Selective Organic Shopping

BUFFALO, N.Y. Experts say the extra money is worth it sometimes -- but other times it's not.

"I think cost is the only barrier for people, because I think people are pretty logical, and they don't want to be eating things that have negative health effects on them," Katherine Kenwell Cich, an organic food expert at Feel-Rite Fresh Markets in Buffalo, N.Y., told Ivanhoe.

Cich believes in organic produce -- but if you're pinching pennies, she says consider selective organic shopping.

"If you are only going to buy so many dollars worth of things, then you are going to go with the one that is most heavily sprayed," Cich said.

Peaches, apples, grapes and raspberries are heavily sprayed, and 90 percent of strawberries have unsafe levels of pesticides. Imported coffee is another product to consider buying organic. It's treated with chemicals and pesticides that are so toxic, they're illegal to use in the United States.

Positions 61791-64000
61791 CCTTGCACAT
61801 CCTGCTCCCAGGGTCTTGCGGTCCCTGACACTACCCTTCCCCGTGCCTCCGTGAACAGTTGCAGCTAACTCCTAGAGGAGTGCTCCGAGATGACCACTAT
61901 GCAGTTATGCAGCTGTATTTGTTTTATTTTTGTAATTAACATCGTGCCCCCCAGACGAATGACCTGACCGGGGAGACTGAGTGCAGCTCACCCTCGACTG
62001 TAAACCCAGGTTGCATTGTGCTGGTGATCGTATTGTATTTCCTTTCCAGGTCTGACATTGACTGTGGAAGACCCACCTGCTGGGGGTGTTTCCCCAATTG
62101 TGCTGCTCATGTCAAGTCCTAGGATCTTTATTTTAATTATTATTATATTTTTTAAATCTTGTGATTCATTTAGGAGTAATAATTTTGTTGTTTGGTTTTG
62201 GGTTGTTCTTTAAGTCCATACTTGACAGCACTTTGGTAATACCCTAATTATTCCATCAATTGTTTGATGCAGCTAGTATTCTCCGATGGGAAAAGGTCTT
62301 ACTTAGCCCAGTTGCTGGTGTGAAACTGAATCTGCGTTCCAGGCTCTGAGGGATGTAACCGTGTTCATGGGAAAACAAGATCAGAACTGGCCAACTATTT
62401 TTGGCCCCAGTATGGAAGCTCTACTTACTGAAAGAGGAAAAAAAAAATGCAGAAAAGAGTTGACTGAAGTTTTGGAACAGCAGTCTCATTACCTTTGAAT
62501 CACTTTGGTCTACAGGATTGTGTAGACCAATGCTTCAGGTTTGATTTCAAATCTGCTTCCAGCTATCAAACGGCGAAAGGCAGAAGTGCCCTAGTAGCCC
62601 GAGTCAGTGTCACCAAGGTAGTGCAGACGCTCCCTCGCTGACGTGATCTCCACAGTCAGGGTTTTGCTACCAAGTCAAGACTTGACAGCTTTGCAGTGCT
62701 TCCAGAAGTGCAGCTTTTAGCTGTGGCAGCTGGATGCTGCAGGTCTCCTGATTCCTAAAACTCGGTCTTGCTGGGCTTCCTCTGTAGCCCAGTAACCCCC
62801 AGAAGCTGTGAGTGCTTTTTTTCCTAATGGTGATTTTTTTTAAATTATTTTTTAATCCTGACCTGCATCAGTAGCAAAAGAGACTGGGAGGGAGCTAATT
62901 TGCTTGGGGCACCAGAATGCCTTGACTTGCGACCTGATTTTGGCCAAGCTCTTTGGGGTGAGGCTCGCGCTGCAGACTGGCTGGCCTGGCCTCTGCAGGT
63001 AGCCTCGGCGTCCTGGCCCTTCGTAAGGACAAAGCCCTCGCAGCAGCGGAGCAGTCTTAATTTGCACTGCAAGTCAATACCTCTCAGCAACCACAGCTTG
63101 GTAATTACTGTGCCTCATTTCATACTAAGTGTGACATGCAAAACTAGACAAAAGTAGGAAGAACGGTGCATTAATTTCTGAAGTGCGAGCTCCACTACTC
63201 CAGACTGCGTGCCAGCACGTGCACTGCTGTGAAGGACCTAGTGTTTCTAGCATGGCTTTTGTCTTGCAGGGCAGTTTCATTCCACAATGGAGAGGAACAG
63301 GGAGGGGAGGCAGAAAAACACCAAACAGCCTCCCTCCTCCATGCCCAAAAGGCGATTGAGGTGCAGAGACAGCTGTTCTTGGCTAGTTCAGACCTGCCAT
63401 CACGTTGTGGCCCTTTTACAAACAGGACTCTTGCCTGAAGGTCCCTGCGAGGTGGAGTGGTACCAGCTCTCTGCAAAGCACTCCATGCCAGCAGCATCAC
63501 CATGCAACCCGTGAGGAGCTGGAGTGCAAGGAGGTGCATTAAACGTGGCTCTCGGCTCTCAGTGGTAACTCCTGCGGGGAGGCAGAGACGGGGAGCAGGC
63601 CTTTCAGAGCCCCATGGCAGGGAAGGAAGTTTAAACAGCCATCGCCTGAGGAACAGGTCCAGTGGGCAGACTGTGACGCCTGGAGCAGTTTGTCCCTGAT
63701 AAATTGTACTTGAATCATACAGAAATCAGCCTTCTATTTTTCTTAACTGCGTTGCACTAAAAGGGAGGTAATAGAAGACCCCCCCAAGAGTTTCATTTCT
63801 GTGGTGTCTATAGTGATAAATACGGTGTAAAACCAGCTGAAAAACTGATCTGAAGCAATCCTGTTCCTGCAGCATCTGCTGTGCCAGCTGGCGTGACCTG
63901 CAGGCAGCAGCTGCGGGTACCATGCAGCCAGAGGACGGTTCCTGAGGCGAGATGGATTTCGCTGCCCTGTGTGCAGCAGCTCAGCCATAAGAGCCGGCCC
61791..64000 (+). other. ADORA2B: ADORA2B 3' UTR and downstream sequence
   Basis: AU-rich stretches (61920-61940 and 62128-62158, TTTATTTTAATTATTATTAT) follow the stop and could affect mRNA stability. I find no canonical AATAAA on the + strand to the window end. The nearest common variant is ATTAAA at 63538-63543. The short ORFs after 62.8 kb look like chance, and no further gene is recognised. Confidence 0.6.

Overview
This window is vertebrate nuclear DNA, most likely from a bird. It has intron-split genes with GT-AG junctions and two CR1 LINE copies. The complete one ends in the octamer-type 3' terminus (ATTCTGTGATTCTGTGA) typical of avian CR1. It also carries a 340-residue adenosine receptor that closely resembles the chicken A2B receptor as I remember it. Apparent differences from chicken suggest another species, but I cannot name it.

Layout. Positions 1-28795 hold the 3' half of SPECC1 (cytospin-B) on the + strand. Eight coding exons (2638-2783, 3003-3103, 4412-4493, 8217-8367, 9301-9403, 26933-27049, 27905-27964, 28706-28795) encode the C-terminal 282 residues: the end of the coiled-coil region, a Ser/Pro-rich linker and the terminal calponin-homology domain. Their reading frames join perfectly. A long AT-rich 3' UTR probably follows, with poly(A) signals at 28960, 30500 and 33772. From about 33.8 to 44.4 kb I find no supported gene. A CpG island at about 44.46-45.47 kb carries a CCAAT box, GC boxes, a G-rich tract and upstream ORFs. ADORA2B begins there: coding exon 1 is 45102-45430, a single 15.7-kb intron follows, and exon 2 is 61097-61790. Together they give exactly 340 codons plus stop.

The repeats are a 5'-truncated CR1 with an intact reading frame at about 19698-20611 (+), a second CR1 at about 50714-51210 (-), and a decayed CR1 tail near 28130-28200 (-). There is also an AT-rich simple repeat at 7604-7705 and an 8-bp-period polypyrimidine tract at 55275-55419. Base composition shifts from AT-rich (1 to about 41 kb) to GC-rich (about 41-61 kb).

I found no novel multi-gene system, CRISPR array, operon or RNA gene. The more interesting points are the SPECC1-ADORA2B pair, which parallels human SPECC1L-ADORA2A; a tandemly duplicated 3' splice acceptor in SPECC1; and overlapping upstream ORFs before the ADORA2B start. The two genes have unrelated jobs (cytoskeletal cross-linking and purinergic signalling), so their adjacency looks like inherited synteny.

"You put something in the produce," Cich said. "It's porous. It's getting absorbed into the flesh of the fruit or vegetable."

You can skip the organic versions of pineapple, oranges, kiwi and bananas. Fruits with thick peels already have few pesticides. The most contaminated veggies are peppers, celery, potatoes, carrots and greens.

There may be no need to pay for organic onions, broccoli, cauliflower or corn. These are some of the least-sprayed vegetables, but Thomas Mang, Ph.D., an associate professor in the School of Dental Medicine at the University at Buffalo in Buffalo, N.Y., says it's unclear what level of pesticides is safe.

"Basically, we are the experiment," Dr. Mang told Ivanhoe. "We're learning as we go along how much will accumulate in our systems and what the ultimate health effects are."

Unless organic prices drop, being selective may be the only option for cash-strapped shoppers.


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